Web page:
\begin{displaymath}\alpha_{Eul} (parcel\: present\: at\: \vec{x}\: at\: time\: t\:,\: t),\end{displaymath}

or more simply

\begin{displaymath}\alpha_{Eul}(\vec{x},t).\end{displaymath}

It should be stressed that the time evolution of $\alpha_{Eul}(\vec{x},t)$ do not refer to a given Lagrangian parcel but to an ensemble of parcels which have passed at the fixed place $\vec{x}$ (i.e., $\alpha_{Eul}(\vec{x},t+\Delta t)$ gives the quantity $\alpha$ for another parcel than $\alpha_{Eul}(\vec{x},t)$ does).

An interesting particular case of Eulerian field is when $\alpha$ is the initial location $\vec{x_0}$ of the coincidental Lagrangian parcels, namely

\begin{displaymath}\vec{x}_{0\:Eul}(\vec{x},t).\end{displaymath}

In words, this represents the location that the Lagrangian parcel currently present at $\vec{x}$ had at the reference time $t_0$.


1.1.3 Invertibility of the Eulerian initial location field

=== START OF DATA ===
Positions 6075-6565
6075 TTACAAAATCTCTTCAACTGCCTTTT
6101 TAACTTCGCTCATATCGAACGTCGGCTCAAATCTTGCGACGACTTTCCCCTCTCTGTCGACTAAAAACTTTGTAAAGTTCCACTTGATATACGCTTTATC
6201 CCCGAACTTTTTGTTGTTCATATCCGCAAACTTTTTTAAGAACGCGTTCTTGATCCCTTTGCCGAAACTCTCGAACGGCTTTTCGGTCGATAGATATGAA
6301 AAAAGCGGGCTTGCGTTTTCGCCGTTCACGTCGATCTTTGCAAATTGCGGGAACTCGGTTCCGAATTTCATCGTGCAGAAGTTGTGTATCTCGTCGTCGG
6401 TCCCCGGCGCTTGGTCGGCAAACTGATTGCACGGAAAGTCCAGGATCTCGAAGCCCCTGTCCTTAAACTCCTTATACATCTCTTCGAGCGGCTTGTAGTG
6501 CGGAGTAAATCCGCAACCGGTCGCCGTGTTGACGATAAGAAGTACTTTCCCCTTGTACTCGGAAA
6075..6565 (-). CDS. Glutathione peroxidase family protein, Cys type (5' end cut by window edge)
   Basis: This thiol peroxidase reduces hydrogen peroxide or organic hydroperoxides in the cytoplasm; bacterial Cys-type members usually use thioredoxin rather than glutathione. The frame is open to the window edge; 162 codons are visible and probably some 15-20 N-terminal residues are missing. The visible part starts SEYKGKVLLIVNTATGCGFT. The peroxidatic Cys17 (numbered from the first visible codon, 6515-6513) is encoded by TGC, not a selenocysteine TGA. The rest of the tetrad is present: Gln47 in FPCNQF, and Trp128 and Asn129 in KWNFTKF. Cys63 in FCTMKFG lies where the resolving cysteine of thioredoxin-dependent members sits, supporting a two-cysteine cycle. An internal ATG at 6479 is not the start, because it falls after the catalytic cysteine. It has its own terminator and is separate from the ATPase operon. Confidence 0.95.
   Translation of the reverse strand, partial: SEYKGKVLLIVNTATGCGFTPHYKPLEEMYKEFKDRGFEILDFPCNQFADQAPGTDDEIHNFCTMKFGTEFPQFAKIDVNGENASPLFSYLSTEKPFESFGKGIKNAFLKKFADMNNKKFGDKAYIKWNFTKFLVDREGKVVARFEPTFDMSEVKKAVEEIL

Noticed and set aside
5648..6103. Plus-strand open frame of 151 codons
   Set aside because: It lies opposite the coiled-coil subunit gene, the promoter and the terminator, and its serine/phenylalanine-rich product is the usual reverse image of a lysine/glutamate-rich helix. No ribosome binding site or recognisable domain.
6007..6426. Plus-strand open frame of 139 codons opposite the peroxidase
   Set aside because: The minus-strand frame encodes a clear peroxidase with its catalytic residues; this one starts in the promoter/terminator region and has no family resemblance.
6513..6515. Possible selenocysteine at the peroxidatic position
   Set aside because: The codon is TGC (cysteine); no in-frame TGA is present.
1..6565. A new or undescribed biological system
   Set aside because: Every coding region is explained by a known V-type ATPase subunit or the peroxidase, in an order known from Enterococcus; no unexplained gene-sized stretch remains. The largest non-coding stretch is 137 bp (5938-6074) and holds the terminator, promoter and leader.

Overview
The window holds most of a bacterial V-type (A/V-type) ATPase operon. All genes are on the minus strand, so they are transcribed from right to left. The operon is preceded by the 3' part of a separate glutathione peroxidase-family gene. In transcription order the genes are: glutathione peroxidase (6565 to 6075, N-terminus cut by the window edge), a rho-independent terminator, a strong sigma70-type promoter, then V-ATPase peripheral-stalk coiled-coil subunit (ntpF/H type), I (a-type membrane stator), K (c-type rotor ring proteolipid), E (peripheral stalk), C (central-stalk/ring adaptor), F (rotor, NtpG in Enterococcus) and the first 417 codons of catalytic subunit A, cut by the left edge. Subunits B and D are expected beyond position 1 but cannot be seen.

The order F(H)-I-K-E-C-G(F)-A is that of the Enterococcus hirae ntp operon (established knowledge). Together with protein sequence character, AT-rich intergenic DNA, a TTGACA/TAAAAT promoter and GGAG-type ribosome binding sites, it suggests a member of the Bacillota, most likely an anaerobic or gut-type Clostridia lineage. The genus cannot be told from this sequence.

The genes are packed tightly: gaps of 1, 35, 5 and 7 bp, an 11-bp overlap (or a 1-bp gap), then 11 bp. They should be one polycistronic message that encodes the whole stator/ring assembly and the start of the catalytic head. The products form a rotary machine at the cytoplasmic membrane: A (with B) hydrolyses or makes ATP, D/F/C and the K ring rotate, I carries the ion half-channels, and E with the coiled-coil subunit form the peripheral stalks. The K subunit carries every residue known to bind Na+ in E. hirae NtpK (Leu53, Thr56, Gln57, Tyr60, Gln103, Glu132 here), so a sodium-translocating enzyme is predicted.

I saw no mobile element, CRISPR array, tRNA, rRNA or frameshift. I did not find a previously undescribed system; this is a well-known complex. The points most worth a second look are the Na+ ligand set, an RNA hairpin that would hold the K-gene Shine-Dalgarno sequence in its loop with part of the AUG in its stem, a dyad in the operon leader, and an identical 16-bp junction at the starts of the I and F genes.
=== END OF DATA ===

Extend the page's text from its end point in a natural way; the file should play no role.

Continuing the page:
Since the Lagrangian parcels currently present at different places are all different and so had necessarily different initial locations, there is a one-to-one relationship between the initial and current locations of a the Lagrangian parcel. Hence the Eulerian initial-location field $\vec{x}_{0\:Eul}(\vec{x},t)$ can be inverted into the Lagrangian trajectory field $\vec{x}_{Lag}(\vec{x}_0,t)$.

In other words, the knowledge of $\vec{x}_{0\:Eul}(\vec{x},t)$ at any time since $t_0$ is sufficient to track any Lagrangian parcel along its trajectory, since this only requires at any time $t$ to make a general "identity control" in the whole space in order to find out where is the parcel that has a given value of $\vec{x}_0$.


1.1.4 Equivalence of the descriptions

The above field $\vec{x}_{0\:Eul}(\vec{x},t)$ and its invertibility are the keys to establish the equivalence of the Eulerian and Lagrangian descriptions, in terms of the information they are able to provide on the flow.

In effect, the value of $\alpha$ at any ($\vec{x},t$) is the Lagrangian value of $\alpha$ for the parcel coincidentally present at ($\vec{x},t$). The latter had the initial location $\vec{x}_{0\:Eul}(\vec{x},t)$. Hence

\begin{displaymath}\alpha_{Eul}(\vec{x},t)=\alpha_{Lag}(\vec{x}_0=\vec{x}_{0\:Eul}(\vec{x},t),t).\end{displaymath}